By Ruma Kumar
Jackson Advocate Guest Writer
For the longest time, Dr. Vernon Rayford didn’t understand his father’s love of running. But then in his 30s, when his body reminded him it needed new ways to get strong, he laced up his sneakers and began jogging some of the same routes his father had: past quiet neighborhoods with neat brick homes, prayerful Methodist churches, and kudzu draped North Mississippi hills.
Running brought him closer to his father. And then one day in December 2016, as they ran the St. Jude Memphis Half Marathon together, running unexpectedly brought him cause and purpose, too.
“It’s my favorite part of the race, going through campus,” Rayford said. “Seeing the patients there, knowing who you’re (running) for, it just really spoke to me.”
Over the last six years, Rayford has run marathons in New York, Chicago, and across the country in support of St. Jude. This September, he is planning to run in Berlin, Germany on behalf of the research hospital.
As he learned more about St. Jude – how it had opened as an inclusive hospital in 1962 at the height of civil rights strife in the South and welcomed children regardless of race, and how it employed and promoted doctors, scientists, and staff of color, as well – Rayford knew this was a cause that deserved his support.
Rayford’s support for St. Jude grew even more as he began to feel kinship with a renowned African American physician who helped St. Jude become a leader in care and research for sickle cell disease. This year, Rayford made a $10,000 commitment toward the campaign honoring the late Dr. Rudolph Jackson, one of the first Black doctors at St. Jude.
Rayford learned that in the 1960s, Dr. Jackson’s care for patients with conditions such as rampant anemia, parasitic infections, and growth impairments led him to develop a program under which St. Jude enrolled thousands of local infants and mothers to receive nutritional assistance, medicine, and even diapers. Ultimately, that program served as a prototype for WIC, the federal initiative for women, infants and children.
Rayford himself has spent his years as a primary care physician in North Mississippi helping improve the health of families in rural, often marginalized communities of color. During the pandemic, Rayford co-founded the Northeast Mississippi Coalition Against COVID-19, an organization focused on educating underrepresented families about the importance of vaccinations and addressing health inequities accelerated by the pandemic.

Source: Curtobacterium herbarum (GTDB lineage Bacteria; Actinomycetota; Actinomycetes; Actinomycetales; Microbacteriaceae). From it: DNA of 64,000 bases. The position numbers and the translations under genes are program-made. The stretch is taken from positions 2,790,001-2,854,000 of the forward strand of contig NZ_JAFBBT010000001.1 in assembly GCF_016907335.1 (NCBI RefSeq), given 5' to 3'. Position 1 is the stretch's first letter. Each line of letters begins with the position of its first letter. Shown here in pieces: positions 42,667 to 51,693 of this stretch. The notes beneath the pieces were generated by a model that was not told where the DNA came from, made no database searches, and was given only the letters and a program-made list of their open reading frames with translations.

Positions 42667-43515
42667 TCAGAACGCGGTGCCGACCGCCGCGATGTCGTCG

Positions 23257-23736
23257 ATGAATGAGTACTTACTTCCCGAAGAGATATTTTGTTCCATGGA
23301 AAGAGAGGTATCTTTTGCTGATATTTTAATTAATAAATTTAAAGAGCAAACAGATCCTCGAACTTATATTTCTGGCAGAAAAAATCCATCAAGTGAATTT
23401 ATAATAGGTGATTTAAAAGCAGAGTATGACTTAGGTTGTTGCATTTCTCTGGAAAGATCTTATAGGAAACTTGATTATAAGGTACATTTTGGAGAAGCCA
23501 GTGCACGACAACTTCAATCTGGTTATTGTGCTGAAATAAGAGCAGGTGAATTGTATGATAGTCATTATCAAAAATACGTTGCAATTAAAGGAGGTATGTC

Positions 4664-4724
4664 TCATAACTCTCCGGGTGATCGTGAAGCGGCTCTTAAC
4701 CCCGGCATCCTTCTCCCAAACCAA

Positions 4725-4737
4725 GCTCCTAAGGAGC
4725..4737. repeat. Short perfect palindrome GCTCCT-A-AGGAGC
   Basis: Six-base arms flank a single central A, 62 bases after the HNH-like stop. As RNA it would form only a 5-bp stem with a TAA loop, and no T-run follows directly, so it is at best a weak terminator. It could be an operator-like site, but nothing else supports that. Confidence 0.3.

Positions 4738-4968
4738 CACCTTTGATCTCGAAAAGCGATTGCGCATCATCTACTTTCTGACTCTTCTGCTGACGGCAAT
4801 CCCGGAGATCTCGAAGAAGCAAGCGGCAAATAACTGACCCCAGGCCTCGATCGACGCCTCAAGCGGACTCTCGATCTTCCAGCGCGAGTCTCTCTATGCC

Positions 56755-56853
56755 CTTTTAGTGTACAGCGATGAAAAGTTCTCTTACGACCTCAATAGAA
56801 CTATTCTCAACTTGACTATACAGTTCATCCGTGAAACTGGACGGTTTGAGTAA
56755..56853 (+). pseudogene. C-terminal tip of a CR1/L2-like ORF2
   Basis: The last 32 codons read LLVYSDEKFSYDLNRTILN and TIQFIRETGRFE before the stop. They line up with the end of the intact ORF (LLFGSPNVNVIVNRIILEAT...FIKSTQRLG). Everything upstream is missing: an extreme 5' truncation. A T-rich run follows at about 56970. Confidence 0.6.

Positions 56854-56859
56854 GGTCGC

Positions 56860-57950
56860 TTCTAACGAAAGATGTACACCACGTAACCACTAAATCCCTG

“I wish I’d known him, because that would’ve been an incredible (lesson) of the challenges of being the first, of being someone who started work when things were about as bad as it could be in terms of civil rights,” said Rayford, who is also the President of the Theta Iota Sigma Chapter of Phi Beta Sigma Fraternity, Inc. in the Greater Tupelo area. Rayford has galvanized the local chapter of the National Pan-Hellenic Council in support of the Dr. Jackson campaign.
“It was easy to say I want to support that,” he said.
Rayford said he’s particularly moved by the pioneering work Jackson did in the treatment of sickle cell disease at St. Jude. Jackson ventured into low-income neighborhoods in Memphis to enhance the education and treatment of children and families affected by the debilitating, painful, and often deadly disease. By the early 1970s, Jackson had built the program to such a stature that he was hired to lead the federal government’s efforts to fight the disease.
“Hearing about his dedication, persistence, innovation, and hearing how that led to 40 years of lives saved, improved quality of lives…of lives not measured by time between emergency room visits, time between crises, it’s inspiring,” Rayford said.
“He could’ve just stopped at being the first, but he went forward and pioneered and created a program the government used as a model for the country,” Rayford said. “That’s a powerful message to me.”